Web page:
Video: IPMX for Broadcast Installations?

IPMX, the new ProAV IP challenger spec, is taking shape promising to tame SMPTE’s ST 2110 standards, make PTP useable and extend AMWA into managing HDCP. Is this a tall order and can it actually deliver? Taking us through the ins and out is Jean Lapierre from Matrox.

With or without IPMX, ProAV is moving to IP whether with SDVoE, ZeeVee or something else. There are a number of competing technologies, but we hear from Jean that IPMX is the only software-defined one. This is important because if you don’t require a chip to be an IPMX product and participate in ProAV workflows, then anything can support IPMX such as PCs, Laptops and mobile phones.



IPMX based on RTP, ST 2110, ST 2059 PTP and AMWA specifications IS-04, IS-05, IS-08 (audio channel mapping), IS-11 for EDID handling as well as NMOS security and best practice guidance. This seems like a lot, but to cover media transfer, registration, control, security and interfacing with display screens, this is the range of tech needed.

Compared to SMPTE ST 2110, the PTP profile is easier to deploy and produces less traffic, explains Jean, and IPMX even works without PTP which support for asynchronous signals. Support of HDCO is included along with a lower-latency FEC mode for those that find 2022-7 too costly or impractical to deploy. Lastly, Jean points out that thanks to the in-built support for JPEG XS, IPMX can support UHD workflows within a 1GbE infrastructure.

Jean continues by discussing the compatibility between 2110 and IPMX. In principle IPMX and 2110 senders and receivers are interchangeable. Jean goes into more detail, but the example would be that IPMX is managing the HDCP encryption of the source using AMWA NMOS IS-11. IS-11 is, naturally available to be used with any other technology including ST 2110. If it’s adopted, then HDCP-protected material can flow between the two systems.

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Jean Lapierre Jean Lapierre
Senior Director, Advanced Technologies,

Video: NMOS and ST 2110 Pro AV Roadmap

ProAV and Broadcast should be best buddies, but only a relatively few companies sell into both. This is because there are legitimate differences in what we need. That being said, interoperability is a helpful end goal for any industry. Whilst proprietary solutions can help kickstart new technologies and be a positive disruptive force, standardisation is almost always beneficial to the industry in the medium to long term.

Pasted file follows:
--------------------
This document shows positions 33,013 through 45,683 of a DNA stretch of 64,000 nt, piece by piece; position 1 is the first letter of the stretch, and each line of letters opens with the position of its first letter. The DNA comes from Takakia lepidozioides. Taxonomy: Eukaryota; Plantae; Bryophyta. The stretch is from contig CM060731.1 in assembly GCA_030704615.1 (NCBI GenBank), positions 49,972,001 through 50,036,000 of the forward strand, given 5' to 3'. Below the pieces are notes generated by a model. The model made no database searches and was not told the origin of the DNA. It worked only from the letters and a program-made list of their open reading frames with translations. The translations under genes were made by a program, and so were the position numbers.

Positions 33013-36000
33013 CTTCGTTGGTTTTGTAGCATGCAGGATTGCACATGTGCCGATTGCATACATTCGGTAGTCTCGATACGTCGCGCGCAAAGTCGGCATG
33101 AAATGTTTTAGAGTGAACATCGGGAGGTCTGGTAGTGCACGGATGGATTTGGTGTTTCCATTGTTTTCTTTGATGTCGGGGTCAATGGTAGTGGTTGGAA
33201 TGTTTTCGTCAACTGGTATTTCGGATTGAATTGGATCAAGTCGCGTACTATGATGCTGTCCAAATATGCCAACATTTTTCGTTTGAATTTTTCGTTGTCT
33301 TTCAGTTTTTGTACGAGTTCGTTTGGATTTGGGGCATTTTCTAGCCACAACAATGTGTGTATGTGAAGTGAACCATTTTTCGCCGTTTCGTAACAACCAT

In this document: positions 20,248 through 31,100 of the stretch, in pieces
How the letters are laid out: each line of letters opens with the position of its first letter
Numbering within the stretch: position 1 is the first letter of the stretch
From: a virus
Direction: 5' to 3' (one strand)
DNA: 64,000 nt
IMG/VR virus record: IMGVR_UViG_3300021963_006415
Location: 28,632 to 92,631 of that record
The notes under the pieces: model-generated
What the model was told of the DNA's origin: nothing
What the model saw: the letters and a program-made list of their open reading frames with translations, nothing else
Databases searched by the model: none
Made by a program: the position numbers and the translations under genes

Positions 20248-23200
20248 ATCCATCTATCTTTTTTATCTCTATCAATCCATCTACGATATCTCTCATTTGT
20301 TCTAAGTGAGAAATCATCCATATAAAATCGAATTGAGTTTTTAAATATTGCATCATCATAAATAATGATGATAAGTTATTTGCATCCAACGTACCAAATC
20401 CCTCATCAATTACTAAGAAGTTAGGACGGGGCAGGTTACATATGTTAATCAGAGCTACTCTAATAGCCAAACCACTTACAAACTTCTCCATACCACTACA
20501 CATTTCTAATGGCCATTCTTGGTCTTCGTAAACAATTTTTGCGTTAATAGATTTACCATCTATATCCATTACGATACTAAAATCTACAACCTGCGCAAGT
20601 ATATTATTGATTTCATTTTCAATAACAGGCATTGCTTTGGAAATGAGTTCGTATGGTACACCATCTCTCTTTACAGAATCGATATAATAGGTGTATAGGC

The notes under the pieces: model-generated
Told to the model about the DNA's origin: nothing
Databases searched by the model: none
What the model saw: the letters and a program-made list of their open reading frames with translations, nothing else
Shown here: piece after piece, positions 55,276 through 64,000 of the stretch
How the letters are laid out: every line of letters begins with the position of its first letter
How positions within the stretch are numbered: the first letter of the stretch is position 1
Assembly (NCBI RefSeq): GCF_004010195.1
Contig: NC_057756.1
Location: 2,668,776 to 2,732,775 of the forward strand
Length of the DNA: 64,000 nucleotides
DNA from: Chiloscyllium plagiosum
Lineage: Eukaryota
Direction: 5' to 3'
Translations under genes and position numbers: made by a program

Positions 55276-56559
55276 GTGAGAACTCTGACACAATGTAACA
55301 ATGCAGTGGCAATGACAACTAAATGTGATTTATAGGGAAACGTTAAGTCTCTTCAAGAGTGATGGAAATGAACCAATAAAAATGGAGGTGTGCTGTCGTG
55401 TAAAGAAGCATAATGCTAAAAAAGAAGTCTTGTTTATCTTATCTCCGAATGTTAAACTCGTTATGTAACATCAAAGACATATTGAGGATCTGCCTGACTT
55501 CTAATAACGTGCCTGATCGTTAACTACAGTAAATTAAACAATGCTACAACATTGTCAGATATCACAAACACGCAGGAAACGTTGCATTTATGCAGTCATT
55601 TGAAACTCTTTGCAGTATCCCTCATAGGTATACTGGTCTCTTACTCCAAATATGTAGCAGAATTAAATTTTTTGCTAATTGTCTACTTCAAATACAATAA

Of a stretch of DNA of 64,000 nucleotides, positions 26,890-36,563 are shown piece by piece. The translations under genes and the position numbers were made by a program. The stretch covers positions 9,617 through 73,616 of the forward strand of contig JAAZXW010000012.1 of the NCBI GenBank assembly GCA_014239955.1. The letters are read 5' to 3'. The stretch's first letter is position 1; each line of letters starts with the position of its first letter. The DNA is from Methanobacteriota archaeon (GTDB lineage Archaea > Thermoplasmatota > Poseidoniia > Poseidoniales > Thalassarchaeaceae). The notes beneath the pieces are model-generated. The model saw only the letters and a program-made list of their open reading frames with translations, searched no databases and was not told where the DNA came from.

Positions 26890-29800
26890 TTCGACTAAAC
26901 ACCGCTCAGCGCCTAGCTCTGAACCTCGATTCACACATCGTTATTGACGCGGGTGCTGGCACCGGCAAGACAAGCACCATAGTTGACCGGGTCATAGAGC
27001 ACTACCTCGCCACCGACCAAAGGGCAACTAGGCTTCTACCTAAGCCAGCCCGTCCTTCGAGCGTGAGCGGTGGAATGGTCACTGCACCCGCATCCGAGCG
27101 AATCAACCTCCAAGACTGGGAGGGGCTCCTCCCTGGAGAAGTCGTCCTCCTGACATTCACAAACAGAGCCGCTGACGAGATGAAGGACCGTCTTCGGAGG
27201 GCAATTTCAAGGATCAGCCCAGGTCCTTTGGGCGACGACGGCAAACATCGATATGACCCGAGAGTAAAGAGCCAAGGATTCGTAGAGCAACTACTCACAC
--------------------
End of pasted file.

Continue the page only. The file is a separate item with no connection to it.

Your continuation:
Whilst broadcast is happy to live with 4:2:2 colour subsampling in much of its workflow, then deliver in 4:2:0, this is often not an option for ProAV who need to take full 4:4:4 4K at 60fps and throw it on a monitor. Whilst 4:4:4 has, technically been possible over SDI for a while, adoption even in the broadcast market has been small.

There are many opportunities for both industries to learn from each other, but it’s hard to overstate the difference in approach of the SMPTE 2110 and NMOS approach to the problem of media over IP compared to the SDVoE model. The former relies on detailed documentation published publicly for anyone who is willing to buy the standard to implement in any way they see fit be that in software or hardware. The latter specifies a chip which has a documented API that does all of the heavy lifting with no option for self-implementation. The fact that the same chip is used everywhere provides the guarantee of interoperability.

One technology which has bridged the gap between ProAV and broadcast is NDI from Vizrt’s Newtek which uses the same binary software application wherever it’s implemented thus providing, like in SDVoE, the interoperability required. The same is true for SRT although they have just released their first draft for IETF standardisation.

In this talk, PESA CTO Scott Barella examines the many existing standards within ProAV and examines their needs such as HDCP. Whilst HDCP, the High-bandwidth Digital Content Protection mechanism, has often been grappled with by broadcasters, it is at least a standard. And it’s a standard that any vendor will have to deal with if they want their equipment to be widely used in the industry. Similarly the requirement for full-frame rate, full-colour UHD is not simply done within many boxes.

The use of PTP within SMPTE’s ST 2110 suite works perfectly in the studio, is arguably not necessary in much of ‘the cloud’ and is widely considered too complex for a ProAV environment. Scott explains that he has thoughts on how to simplify it to make it more practical and taking into account the different use cases.

Secondary interfaces are crucial in much ProAV whereby USB, RS 232 serial and GPI/GPO need to be transported along with the media. And whilst security and encryption are increasingly important for the broadcast industry as it comes to grips with the fact that all broadcasters are vulnerable to hacking attempts, their requirements are not as stringent as the military’s which drives a notable part of the ProAV market. All of these aspects are being considered as part of the ongoing work the Scott is involved with.

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Scott Barella Scott Barella
AIMS co-chair.